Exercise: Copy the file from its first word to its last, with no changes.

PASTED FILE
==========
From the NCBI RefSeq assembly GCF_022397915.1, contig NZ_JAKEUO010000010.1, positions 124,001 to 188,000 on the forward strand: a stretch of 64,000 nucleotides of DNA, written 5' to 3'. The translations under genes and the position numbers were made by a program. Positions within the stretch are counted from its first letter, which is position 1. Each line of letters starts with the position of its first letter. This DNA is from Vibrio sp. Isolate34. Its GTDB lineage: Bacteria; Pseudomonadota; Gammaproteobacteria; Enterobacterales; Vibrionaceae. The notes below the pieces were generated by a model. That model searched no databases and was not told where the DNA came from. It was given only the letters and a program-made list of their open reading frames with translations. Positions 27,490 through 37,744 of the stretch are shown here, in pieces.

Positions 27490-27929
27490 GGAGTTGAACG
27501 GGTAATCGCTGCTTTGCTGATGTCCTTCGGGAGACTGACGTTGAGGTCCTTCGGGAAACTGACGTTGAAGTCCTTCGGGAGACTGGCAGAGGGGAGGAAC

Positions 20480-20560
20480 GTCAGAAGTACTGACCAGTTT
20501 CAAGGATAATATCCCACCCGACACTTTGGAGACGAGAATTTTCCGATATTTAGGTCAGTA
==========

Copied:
From the NCBI RefSeq assembly GCF_022397915.1, contig NZ_JAKEUO010000010.1, positions 124,001 to 188,000 on the forward strand: a stretch of 64,000 nucleotides of DNA, written 5' to 3'. The translations under genes and the position numbers were made by a program. Positions within the stretch are counted from its first letter, which is position 1. Each line of letters starts with the position of its first letter. This DNA is from Vibrio sp. Isolate34. Its GTDB lineage: Bacteria; Pseudomonadota; Gammaproteobacteria; Enterobacterales; Vibrionaceae. The notes below the pieces were generated by a model. That model searched no databases and was not told where the DNA came from. It was given only the letters and a program-made list of their open reading frames with translations. Positions 27,490 through 37,744 of the stretch are shown here, in pieces.

Positions 27490-27929
27490 GGAGTTGAACG
27501 GGTAATCGCTGCTTTGCTGATGTCCTTCGGGAGACTGACGTTGAGGTCCTTCGGGAAACTGACGTTGAAGTCCTTCGGGAGACTGGCAGAGGGGAGGAAC

Positions 20480-20560
20480 GTCAGAAGTACTGACCAGTTT
20501 CAAGGATAATATCCCACCCGACACTTTGGAGACGAGAATTTTCCGATATTTAGGTCAGTA